Combined Buoyancy- and Pressure-Driven Flow Through a Shallow, Horizontal Circular Vent.
Combined Buoyancy- and Pressure-Driven Flow Through a
Shallow, Horizontal Circular Vent.
Cooper, L. Y.
American Society of Mechanical Engineers. Heat Transfer
With Combined Modes. ASME International Mechanical
Engineering Congress and Exposition. HTD-Vol. 229.
November 6-11, 1994, Chicago, IL, Beasley, D. E.; Cole,
K. D., Editor(s)(s), 1-12 pp, 1994.
Journal of Heat Transfer, Vol. 117, 659-667, August
vents; building fires; compartment fires; computer
models; fire models; mathematical models; zone models
Combined buoyancy- and pressure-driven (i.e., forced)
flow through a horizontal vent is considered where the
vent-connected spaces are filled with fluids of
different density in an unstable configuration (density
of the top is larger than that of the bottom). With
zero-to-moderate cross-vent pressure difference the
instability leads to a bi-directional exchange flow
between the two spaces. For relatively large the flow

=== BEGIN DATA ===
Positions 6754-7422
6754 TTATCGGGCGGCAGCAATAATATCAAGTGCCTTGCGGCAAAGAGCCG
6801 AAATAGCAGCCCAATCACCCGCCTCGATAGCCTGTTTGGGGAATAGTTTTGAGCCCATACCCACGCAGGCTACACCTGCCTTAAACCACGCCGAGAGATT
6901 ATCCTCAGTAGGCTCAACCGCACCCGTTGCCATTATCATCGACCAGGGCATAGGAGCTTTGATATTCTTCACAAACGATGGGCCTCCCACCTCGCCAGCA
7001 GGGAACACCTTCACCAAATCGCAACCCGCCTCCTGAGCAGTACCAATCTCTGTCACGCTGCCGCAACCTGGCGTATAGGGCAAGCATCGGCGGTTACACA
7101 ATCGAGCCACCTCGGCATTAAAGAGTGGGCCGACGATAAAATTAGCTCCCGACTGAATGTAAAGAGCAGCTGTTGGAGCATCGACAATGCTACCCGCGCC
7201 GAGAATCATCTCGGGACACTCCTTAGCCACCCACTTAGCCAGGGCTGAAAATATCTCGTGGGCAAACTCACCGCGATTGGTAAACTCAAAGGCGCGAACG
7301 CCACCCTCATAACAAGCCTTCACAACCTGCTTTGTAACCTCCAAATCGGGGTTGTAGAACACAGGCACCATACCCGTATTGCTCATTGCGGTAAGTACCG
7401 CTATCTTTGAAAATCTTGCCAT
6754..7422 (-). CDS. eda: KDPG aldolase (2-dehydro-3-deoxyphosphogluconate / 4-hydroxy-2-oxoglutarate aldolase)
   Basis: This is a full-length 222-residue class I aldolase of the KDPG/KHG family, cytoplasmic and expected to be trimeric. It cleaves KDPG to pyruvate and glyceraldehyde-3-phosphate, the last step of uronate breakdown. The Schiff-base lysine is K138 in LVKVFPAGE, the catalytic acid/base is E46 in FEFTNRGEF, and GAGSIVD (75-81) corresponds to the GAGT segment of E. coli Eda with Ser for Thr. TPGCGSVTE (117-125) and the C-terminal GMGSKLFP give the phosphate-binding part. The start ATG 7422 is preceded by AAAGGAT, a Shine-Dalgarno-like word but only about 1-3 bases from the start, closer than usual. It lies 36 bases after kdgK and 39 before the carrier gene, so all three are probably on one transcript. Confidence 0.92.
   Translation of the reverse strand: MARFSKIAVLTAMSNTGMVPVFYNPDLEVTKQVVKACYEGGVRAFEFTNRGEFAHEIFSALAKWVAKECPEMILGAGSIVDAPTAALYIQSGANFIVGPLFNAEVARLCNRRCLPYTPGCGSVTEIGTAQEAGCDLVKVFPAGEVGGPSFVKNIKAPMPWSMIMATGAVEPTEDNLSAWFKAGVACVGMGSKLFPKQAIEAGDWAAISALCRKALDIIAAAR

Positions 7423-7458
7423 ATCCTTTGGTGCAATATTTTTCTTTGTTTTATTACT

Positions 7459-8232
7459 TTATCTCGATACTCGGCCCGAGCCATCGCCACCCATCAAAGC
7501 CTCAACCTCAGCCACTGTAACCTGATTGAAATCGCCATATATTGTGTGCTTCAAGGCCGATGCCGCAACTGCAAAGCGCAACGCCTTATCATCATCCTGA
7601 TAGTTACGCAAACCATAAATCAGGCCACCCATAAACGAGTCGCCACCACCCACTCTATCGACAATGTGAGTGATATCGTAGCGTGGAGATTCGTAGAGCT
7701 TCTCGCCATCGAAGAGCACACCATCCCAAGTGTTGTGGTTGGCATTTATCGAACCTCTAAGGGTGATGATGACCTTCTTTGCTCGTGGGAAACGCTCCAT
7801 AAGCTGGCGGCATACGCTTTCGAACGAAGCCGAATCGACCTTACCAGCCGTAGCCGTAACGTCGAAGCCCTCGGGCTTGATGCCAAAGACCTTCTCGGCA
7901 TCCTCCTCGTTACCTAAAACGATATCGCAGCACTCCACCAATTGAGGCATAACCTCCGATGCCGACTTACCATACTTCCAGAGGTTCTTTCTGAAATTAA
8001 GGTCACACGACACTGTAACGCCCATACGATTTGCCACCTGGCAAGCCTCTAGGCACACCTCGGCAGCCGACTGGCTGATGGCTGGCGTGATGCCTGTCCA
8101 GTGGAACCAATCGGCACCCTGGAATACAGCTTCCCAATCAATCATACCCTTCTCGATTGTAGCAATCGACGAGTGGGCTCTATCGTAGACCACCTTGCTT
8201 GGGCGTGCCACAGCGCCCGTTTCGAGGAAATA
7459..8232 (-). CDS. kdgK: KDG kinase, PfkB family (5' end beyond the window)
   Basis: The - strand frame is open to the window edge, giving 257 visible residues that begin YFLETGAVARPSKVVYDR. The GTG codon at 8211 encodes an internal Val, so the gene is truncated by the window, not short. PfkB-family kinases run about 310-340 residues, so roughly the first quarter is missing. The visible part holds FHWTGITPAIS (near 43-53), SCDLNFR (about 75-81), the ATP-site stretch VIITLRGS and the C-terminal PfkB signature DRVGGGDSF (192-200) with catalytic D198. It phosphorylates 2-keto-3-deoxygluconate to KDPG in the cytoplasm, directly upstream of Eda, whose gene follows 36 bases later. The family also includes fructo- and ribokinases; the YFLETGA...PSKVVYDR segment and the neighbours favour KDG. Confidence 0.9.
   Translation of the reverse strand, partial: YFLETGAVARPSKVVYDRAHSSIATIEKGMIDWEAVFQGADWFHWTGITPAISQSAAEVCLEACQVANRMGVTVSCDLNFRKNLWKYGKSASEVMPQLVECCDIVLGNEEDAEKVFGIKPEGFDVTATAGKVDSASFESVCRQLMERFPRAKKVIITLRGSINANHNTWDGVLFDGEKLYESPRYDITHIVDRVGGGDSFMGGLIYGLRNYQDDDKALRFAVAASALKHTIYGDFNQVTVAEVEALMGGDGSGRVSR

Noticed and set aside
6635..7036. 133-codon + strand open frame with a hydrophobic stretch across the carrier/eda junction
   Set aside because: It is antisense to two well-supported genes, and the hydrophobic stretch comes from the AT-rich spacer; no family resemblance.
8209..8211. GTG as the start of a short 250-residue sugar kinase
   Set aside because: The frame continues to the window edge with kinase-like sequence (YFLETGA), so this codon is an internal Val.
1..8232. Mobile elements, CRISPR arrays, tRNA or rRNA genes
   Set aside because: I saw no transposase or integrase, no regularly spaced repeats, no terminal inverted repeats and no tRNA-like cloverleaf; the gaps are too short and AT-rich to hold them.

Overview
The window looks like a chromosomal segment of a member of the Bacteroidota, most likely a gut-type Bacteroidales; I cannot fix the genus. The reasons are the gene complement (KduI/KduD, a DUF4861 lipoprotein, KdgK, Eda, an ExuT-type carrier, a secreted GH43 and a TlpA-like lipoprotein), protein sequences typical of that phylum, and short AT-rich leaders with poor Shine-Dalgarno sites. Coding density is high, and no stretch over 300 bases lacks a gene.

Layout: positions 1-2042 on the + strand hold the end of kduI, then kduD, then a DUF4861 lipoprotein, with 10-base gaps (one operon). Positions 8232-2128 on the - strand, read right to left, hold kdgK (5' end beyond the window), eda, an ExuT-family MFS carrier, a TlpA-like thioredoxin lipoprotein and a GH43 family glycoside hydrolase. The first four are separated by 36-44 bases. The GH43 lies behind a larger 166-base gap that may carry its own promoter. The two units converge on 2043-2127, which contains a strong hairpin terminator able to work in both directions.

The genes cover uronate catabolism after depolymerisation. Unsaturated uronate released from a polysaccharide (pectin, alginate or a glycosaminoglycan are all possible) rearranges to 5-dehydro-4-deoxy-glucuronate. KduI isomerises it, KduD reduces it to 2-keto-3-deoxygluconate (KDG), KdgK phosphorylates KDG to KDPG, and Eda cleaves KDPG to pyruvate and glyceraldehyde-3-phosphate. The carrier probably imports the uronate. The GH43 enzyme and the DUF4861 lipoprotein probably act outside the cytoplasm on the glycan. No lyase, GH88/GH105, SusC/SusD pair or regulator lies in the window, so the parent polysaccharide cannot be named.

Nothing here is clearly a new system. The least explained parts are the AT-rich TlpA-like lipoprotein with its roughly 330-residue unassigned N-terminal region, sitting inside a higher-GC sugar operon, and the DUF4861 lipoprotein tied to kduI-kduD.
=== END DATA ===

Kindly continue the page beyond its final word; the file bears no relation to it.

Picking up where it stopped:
through the vent is un-idirectional, from the high- to
the low-pressure space. An anomaly of a standard vent
flow model, which uses Bernoulli's equation with a
constant flow coefficient is discussed. Thus, the
standard model does not predict expected bi-directional
flows at small-to-moderate or non-zero flows at
[equation]. Also, when [equation] exceeds the critical
value [equation], which defines the onset of
uni-directional or "flooding" flow, there is a
significant dependence of [equation] on the relative
buoyancy of the upper and lower fluids (i.e., [equation]
is not constant). Finally, the location of the
high-pressure side of the vent, i.e., top or bottom, can
be expected to influence vent flow characteristics.
Analysis of the relevant boundary value problems and of
available experimental data lead to a general
mathematical model of the vent flow which removes the
anomaly of the standard model and which takes all the
above effects into account. The result is a algorithm
to calculate flow through shallow, horizontal, circular
vents under high-Grashof number conditions.